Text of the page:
A protester holds a banner at a rally outside JP Morgan Chase headquarters in Manhattan on February 25, 2020. (Photo: Erik McGregor/LightRocket via Getty Images)

'Long Overdue Step': SEC Unveils Historic Climate Risk Disclosure Proposal

"Understanding and mitigating growing climate risks is critical to building a stronger financial system and protecting investors and communities from climate-related shocks," said one advocate.

Environmental advocates celebrated Monday after the U.S. Securities and Exchange Commission released a draft rule that would require publicly traded companies to assess how their activities contribute to the fossil fuel-driven climate crisis and disclose how worsening extreme weather and efforts to mitigate and adapt to it are likely to affect profitability--though they emphasized the need for further improvement.

"Protecting our financial system from climate-induced risk protects us all."

The SEC's proposed amendments to its existing disclosure framework would enhance and standardize how corporations measure and communicate their climate-related financial risks to investors and the public--a move that, according to David Shadburn, government affairs advocate at the League of Conservation Voters, "will level the playing field and limit companies' ability to greenwash and make unsubstantiated emissions reduction pledges."

Under the new rule, companies would be compelled to reveal the amount of greenhouse gas pollution they produce--excluding some indirect, but substantial, parts of their supply chains--detail how the climate emergency and clean energy transition might affect their bottom lines, and share their plans for meeting carbon emissions reduction targets.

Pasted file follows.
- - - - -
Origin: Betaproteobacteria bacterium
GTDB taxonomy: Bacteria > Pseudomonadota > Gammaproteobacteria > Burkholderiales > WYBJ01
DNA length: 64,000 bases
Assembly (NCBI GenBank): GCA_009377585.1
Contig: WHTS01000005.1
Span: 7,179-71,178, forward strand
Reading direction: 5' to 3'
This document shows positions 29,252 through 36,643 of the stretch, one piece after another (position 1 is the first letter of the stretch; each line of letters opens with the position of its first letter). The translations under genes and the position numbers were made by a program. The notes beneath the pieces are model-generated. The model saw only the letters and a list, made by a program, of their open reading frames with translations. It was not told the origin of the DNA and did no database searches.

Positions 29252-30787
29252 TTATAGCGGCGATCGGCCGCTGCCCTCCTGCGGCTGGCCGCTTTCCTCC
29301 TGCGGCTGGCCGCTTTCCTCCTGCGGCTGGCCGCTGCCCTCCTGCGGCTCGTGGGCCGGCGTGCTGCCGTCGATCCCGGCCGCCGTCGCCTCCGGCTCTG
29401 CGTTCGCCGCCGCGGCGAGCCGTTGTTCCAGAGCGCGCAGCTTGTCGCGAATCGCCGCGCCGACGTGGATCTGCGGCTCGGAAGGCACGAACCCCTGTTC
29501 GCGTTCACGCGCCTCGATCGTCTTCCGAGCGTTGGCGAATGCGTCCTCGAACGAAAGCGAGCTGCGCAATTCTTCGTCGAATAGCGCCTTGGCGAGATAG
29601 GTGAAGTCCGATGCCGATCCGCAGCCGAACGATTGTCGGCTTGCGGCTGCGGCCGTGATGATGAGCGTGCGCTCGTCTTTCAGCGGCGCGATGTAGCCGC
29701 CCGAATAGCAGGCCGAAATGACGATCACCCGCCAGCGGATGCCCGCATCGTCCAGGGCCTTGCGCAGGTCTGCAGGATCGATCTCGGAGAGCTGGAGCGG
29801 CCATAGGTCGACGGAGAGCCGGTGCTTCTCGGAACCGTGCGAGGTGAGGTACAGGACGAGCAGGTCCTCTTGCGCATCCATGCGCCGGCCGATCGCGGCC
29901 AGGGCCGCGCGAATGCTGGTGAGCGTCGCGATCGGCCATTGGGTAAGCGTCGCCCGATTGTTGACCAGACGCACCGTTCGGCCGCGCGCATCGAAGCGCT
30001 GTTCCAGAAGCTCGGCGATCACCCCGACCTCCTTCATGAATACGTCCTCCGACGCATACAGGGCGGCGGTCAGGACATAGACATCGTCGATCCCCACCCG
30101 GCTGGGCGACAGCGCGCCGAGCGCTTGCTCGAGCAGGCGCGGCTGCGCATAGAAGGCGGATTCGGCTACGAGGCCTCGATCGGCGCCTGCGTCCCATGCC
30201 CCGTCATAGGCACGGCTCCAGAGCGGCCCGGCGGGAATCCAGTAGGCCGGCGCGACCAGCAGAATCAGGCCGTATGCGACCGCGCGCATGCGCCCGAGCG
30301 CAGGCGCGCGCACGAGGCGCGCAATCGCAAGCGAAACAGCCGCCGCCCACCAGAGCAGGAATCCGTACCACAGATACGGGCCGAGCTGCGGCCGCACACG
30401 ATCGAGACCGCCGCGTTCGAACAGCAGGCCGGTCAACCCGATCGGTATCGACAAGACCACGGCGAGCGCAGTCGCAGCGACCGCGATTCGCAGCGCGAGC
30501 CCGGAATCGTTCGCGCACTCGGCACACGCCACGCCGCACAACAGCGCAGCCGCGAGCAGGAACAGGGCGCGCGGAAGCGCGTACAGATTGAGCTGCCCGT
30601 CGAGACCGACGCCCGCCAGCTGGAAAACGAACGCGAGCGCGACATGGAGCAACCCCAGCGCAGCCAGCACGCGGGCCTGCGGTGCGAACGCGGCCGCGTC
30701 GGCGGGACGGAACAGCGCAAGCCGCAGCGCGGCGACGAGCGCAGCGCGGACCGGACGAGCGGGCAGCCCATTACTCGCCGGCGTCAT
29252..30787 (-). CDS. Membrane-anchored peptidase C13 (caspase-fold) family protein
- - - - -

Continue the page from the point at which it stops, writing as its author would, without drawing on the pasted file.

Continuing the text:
"This new SEC rule is an important step toward recognizing that rising heat-trapping emissions and rapidly worsening climate impacts pose a significant risk to our financial and economic system and that accounting for those risks can help businesses and shareholders to proactively safeguard their investments," Kathy Mulvey, accountability campaign director for the Climate and Energy Program at the Union of Concerned Scientists, said in a statement.

Howard Crystal, legal director at the Center for Biological Diversity's energy justice program, also applauded what he called "the SEC's much-needed, commonsense proposal for companies, including electric and gas utilities, to disclose the full suite of their climate risks and harms."

Describing the SEC's proposal to better regulate mounting and undisclosed ecological and economic threats as a "long-overdue step," Ben Cushing, campaign manager for the Sierra Club's Fossil-Free Finance Campaign, said that it is "especially important" for investors and the public "to know the climate-related risks that companies face and how they are being addressed" because so many "have made commitments to address their climate impact without disclosing the full scope of their emissions, the risks their own businesses face from climate change, or the relevant business plans to achieve their climate pledges."

"Understanding and mitigating growing climate risks is critical to building a stronger financial system and protecting investors and communities from climate-related shocks," said Cushing. "We look forward to closely reviewing this proposal and offering suggestions to strengthen it, and we urge the SEC to move quickly to finalize the strongest rule possible."